Jewish World Review Dec. 18, 2002 / 13 Teves, 5763
It's about a lot more than Lott
http://www.NewsAndOpinion.com | The ever-escalating Lott imbroglio has very little to do with Senator Lott anymore and everything to do with demonizing Republicans as a class.
As for Lott, the immediate question is whether he had racism in his heart when he suggested the country would have been better off had Senator Thurmond been elected president in 1948. Did he commit an unforgivable racial slur or just use sloppy words with no malice intended while caught up in the spirit of honoring Senator Thurmond at his 100th birthday party?
If he meant the former, then he should resign his Senate leadership position. Period. But if he truly wasn't lamenting the demise of segregation and just chose poor words, wouldn't his forced resignation be a pretty harsh penalty?
People point to a similar statement Lott made in the eighties to prove that he must have intended a racial slur, but I'm skeptical. Regardless of my numerous political disagreements with Lott, he strikes me as a decent person who wouldn't harbor such repugnant views. Plus, racism requires a degree of passion. I see no passion in Lott about anything, except, perhaps, retaining the leadership position. And as I survey his tenure in office I don't see a record of racism.
The truth is, none of us knows for sure what is in his heart. But isn't he entitled to the benefit of the doubt? Or does he forfeit that because a) he's a Southerner; b) he's a Republican; c) he's a Southern-Republican; d) the nature of the charge is so severe that his state of mind doesn't matter; e) certain conservatives want to use this opportunity to throw him overboard because he hasn't been conservative enough; f) certain Republicans want to ditch him to prove they are not racists or g) certain Democrats want to exploit the situation to regain ground they lost in the midterm elections?
Please don't analogize me to the Clinton defenders who knew Clinton was guilty but defended him purely because they had contempt for his accusers and wanted to keep him in power. In fact, I am not defending Lott per se. I'm just saying I don't know for sure whether he's guilty of the charge, and neither does anyone else, except Lott himself.
But this doesn't have much to do with Lott anymore. All you have to do is read the liberal editorials or listen to the words of the spokesmen for the Black Congressional Caucus and the National Organization for Women. They are convicting Lott not for his words, but for his political affiliation and his domicile. They cite the Republicans' "southern strategy" of using "code words" appealing to racism to win southern votes.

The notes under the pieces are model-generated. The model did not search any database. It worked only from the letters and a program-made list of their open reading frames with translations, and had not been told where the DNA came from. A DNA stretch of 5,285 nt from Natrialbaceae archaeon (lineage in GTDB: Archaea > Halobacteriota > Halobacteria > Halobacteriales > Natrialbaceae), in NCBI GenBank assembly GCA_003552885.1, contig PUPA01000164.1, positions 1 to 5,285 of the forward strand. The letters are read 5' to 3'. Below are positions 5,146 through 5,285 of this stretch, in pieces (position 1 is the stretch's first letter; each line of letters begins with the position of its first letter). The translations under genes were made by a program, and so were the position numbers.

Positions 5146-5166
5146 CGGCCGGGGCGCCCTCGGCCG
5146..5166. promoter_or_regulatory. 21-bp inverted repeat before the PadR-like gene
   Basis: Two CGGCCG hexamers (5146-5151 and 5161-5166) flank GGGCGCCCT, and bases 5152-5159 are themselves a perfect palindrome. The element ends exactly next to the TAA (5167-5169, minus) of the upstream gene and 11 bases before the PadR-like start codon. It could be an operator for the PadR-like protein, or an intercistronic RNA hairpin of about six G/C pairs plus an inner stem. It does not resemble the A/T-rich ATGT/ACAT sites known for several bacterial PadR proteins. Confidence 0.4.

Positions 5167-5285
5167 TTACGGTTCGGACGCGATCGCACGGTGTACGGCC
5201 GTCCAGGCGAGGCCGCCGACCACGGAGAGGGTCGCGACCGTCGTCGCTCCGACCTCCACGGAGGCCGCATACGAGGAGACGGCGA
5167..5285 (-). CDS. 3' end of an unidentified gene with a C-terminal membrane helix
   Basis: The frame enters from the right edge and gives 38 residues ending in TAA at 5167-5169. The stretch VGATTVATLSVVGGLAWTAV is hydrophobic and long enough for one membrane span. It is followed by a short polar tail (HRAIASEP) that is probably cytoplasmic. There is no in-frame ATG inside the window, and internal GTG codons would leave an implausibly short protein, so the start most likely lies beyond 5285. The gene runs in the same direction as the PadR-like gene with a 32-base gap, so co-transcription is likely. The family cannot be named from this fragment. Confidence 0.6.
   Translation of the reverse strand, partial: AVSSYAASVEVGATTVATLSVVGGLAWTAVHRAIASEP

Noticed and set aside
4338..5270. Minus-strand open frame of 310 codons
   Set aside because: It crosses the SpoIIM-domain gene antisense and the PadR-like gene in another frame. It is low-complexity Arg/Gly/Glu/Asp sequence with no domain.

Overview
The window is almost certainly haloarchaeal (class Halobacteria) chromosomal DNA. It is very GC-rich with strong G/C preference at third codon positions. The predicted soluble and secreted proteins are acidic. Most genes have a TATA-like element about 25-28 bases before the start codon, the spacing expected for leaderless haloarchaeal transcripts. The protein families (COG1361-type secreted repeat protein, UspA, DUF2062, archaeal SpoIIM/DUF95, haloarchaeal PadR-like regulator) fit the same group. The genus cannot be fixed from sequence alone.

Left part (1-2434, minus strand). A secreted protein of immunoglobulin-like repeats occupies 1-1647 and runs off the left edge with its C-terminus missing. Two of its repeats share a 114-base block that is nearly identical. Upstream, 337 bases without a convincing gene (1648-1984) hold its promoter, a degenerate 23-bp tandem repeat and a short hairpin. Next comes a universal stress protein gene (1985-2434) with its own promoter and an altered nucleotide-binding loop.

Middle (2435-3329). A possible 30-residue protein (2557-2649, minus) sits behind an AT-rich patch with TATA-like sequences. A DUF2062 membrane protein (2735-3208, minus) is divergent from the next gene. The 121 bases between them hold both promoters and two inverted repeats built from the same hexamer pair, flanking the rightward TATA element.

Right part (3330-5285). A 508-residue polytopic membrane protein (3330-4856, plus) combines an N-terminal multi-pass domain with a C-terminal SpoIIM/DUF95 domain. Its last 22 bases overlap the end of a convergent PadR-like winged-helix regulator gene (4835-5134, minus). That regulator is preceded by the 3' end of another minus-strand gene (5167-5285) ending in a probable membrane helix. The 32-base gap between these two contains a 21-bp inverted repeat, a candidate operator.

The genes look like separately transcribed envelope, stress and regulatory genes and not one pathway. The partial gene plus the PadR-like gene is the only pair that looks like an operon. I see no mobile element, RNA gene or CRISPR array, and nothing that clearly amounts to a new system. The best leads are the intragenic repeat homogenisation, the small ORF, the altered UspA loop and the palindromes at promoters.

The New York Times Bob Herbert wrote, "But Mr. Lott is not the only culprit here. The Republican Party has become a haven for white racist attitudes and anti-black policies. The party of Lincoln is now a safe house for bigotry." There are many other editorials in the same vein.
To them it doesn't matter if Lott meant his remarks maliciously. He's a Republican. And Republicans are racists because they oppose affirmative action and the proliferation of the welfare state, etc. Case closed. One's individual behavior is irrelevant; it's his policy preferences that matter. (Never mind that in fact conservative policies are much more egalitarian and colorblind than liberal ones).
A person can be completely free of racism in his heart and still be a racist pig, according to some, if he advocates, for example, across-the-board tax cuts. Conversely, a complete racist scumbag, if he happens to be a liberal, will likely be given a pass on his racism.
Such is the insanity of the age of collective judgments rather than personal responsibility. How ironic! We rightly condemn racism, because, among other things, it devalues the worth of individuals on the basis of a categorical judgment about their group (race). Yet many categorically adjudge Republicans as racists because of their membership in a group.
I'm all for dumping Lott if he meant his remarks as racist. I'm even for replacing him at some point because he's not conservative enough. But let's not confuse the two.
Those conservatives who think Republicans are going to end this by making Lott a sacrificial lamb have another think coming. By discarding Lott without satisfying themselves of his culpability, Republicans not only will not be cleansing themselves in the minds of their accusers. They will be abetting the cause of tainting the entire Republican Party by allowing Lott's guilt to be established largely by association (with Republicans).
Eventually Republicans are going to have to deal with these incessant, outrageous allegations that they are racists. And getting rid of Lott isn't dealing with them.
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